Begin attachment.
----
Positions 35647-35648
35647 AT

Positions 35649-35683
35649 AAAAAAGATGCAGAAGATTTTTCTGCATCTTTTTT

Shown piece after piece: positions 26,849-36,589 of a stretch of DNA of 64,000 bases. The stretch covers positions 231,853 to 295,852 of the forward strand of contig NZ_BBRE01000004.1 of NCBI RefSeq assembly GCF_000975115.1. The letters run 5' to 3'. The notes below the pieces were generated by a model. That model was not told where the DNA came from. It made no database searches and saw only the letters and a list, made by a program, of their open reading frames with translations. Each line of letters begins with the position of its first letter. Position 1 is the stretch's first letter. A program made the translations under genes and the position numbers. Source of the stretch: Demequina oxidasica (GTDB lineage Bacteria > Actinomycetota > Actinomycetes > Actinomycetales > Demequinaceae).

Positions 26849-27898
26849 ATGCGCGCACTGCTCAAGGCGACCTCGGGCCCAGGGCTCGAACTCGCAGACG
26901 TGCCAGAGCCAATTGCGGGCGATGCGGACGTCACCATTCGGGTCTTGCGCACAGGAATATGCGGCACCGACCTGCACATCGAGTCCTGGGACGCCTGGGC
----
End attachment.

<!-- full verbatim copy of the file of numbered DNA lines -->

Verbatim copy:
Positions 35647-35648
35647 AT

Positions 35649-35683
35649 AAAAAAGATGCAGAAGATTTTTCTGCATCTTTTTT

Shown piece after piece: positions 26,849-36,589 of a stretch of DNA of 64,000 bases. The stretch covers positions 231,853 to 295,852 of the forward strand of contig NZ_BBRE01000004.1 of NCBI RefSeq assembly GCF_000975115.1. The letters run 5' to 3'. The notes below the pieces were generated by a model. That model was not told where the DNA came from. It made no database searches and saw only the letters and a list, made by a program, of their open reading frames with translations. Each line of letters begins with the position of its first letter. Position 1 is the stretch's first letter. A program made the translations under genes and the position numbers. Source of the stretch: Demequina oxidasica (GTDB lineage Bacteria > Actinomycetota > Actinomycetes > Actinomycetales > Demequinaceae).

Positions 26849-27898
26849 ATGCGCGCACTGCTCAAGGCGACCTCGGGCCCAGGGCTCGAACTCGCAGACG
26901 TGCCAGAGCCAATTGCGGGCGATGCGGACGTCACCATTCGGGTCTTGCGCACAGGAATATGCGGCACCGACCTGCACATCGAGTCCTGGGACGCCTGGGC